Vietnam's Economy: Sabotaged From Within
Image Credit: Wikicommons

Vietnam's Economy: Sabotaged From Within


Last year saw a number of Vietnamese state-owned enterprise officials being arrested for economic crimes or “irregularities” at the companies under their care.  As covered previously on Pacific Money, one of the most shocking such arrests was that of Nguyen Duc Kien, a famous tycoon and founder of one of Vietnam’s largest banks. 

Less headline grabbing were the arrests of executives from the Vietnam Bank for Agriculture and Rural Development – also known as “Agribank”.  Agribank had been suffering from a dangerously high non-performing loan (NPL) ratio which stood above 6% through the first half of 2012, as general financial distress continued to emerge across the slowing ASEAN country.  Agribank, along with fellow state lender the Vietnam Development Bank (VDB), had both undergone inspections which ended in the autumn of 2012.  Agribank is one of the country’s largest lenders, and as with other such state-controlled institutions had seen its business diverted for policy, rather than purely profit-oriented purposes. 

Another Agribank related arrest was announced last week. This one involved former bank Chief Pham Thanh Tan, who had already (back in 2011) been removed from his post running the bank. The announcement stated that his arrest was related to his irresponsible actions which caused negative consequences during his time as Agribank chief.  Indeed, the bank’s new management has been struggling to cut down the NPL ratio, and had apparently taken more than 4 percent of the ratio by the end of 2012.

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The arrest is just one more shock as the government tries desperately to revive investor confidence and show that it is seriously tackling the problems of corruption and irregularities that have dogged its state-run sector – not just at the financial institutions.  

China finance expert Michael Pettis wrote in a recent note on that country that financial scandals in a closed state run financial system are especially significant, because normally bad lending decisions are suppressed and sorted out behind closed doors.  His observations for China are also coming true in Vietnam, which like China also recently underwent a massive credit expansion.  Professor Pettis goes on to make the very interesting (for both Vietnam and China) point that:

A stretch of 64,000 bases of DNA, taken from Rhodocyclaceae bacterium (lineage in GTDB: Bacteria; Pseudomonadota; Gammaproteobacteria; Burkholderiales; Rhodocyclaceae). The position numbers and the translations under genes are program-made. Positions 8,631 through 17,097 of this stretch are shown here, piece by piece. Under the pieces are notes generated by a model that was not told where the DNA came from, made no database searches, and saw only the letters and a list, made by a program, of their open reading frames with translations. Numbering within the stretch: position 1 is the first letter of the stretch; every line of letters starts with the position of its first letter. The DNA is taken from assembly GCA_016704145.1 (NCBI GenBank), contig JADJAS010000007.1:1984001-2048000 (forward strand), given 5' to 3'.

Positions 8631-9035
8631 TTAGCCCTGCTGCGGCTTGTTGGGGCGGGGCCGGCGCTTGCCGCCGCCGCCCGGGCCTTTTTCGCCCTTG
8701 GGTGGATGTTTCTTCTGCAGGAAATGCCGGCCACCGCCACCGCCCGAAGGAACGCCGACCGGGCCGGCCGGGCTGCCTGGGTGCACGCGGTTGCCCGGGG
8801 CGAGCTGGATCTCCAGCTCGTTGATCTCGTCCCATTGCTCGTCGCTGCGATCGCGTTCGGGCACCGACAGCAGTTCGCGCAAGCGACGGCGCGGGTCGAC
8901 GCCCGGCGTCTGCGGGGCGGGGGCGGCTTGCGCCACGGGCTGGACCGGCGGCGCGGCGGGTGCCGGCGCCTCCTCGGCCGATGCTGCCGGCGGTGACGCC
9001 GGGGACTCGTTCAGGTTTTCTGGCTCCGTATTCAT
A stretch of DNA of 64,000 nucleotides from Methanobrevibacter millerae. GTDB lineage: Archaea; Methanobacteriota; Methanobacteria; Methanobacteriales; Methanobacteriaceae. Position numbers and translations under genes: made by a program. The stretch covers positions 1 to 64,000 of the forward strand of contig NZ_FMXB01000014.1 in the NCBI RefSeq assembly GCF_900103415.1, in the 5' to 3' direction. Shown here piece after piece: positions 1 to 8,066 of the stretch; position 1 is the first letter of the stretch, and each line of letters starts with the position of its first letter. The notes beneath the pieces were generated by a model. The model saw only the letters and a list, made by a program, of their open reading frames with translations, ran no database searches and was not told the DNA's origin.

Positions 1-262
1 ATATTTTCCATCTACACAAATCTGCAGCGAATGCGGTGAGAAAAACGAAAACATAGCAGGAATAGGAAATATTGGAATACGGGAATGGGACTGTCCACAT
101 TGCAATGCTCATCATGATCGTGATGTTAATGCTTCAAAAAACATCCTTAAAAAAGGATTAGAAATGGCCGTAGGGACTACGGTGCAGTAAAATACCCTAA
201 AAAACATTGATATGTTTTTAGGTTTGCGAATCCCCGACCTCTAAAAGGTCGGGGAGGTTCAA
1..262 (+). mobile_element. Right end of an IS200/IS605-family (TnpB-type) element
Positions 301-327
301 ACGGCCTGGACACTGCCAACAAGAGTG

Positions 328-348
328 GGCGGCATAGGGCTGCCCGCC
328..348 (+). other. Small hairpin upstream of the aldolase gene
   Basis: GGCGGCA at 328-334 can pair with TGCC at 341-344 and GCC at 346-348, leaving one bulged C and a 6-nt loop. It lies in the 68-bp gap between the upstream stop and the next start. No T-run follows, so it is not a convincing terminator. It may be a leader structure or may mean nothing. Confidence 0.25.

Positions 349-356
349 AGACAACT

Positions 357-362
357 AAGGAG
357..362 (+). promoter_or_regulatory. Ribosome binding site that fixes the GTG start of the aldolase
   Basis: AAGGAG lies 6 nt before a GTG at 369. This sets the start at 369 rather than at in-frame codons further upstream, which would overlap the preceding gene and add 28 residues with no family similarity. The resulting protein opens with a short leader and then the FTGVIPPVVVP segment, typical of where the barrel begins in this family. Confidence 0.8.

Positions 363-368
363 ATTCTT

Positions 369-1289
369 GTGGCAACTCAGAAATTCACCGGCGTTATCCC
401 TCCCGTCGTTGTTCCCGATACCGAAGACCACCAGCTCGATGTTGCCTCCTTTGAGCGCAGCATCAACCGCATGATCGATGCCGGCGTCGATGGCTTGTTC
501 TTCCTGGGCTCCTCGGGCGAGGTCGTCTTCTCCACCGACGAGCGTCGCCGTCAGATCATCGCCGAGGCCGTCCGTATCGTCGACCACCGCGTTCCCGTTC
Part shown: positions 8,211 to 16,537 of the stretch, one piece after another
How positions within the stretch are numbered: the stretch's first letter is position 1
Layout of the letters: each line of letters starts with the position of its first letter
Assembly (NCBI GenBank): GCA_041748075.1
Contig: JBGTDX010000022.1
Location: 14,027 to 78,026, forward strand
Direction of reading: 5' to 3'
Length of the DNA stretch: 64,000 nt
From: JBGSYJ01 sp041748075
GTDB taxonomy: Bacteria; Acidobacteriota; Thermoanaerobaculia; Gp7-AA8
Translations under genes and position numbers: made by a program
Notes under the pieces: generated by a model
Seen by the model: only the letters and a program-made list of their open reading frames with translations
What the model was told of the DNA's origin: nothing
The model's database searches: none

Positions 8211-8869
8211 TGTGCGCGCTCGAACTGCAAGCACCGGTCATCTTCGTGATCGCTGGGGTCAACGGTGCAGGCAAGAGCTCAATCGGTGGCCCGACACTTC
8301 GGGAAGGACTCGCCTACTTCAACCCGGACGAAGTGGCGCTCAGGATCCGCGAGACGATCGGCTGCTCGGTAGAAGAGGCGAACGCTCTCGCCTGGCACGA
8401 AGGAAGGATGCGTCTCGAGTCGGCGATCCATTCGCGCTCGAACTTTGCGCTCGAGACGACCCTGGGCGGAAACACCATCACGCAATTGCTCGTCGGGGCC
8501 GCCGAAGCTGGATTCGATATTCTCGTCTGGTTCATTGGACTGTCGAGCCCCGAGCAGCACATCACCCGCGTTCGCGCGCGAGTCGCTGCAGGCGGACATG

“The late stages of a debt bubble are almost always characterized by the sudden emergence of financial fraud, and the huge extent of the frauds lead many to assume that fraud was the source of the credit problems, when in fact widespread financial fraud is more typically a symptom of a financial system that has already gone to excess.”

As previously noted, Vietnam and China share many similarities economically, and in particular in the functioning of their financial systems. Whether Vietnam is behind China (going through the struggles which affected China in the 1990s) or roughly in step (like China suffering from the problems of an imbalanced economy and an addiction to over-investment and credit) remains to be seen.

Also on January 23rd Vietnam’s central bank, the State Bank of Vietnam, announced that it was stepping up safety measures in the country’s financial system by requiring lenders to set aside larger provisions against non-performing assets. The overall NPL ratio for the country is still officially over 8 percent, and there remain many who believe the true figure to be much higher. The financial distress was exacerbated in 2012 by growth slowly to just 5%, the slowest rate of expansion in 13 years. Meanwhile annual inflation hit more than 7% in December, and is expected to continue picking up throughout 2013. 

One bright spot for 2012 was net exports, which provided a modest boost to growth over the year. To keep the momentum going in 2013, the government has announced a more than 1% cut in the dong loan rate charged to exporters.  It is hoped that this will help the country meet the trade ministry’s’ target of a 10 percent growth in trade this year. However the external environment will probably be as, if not more, important in determining if country is able to achieve this goal.

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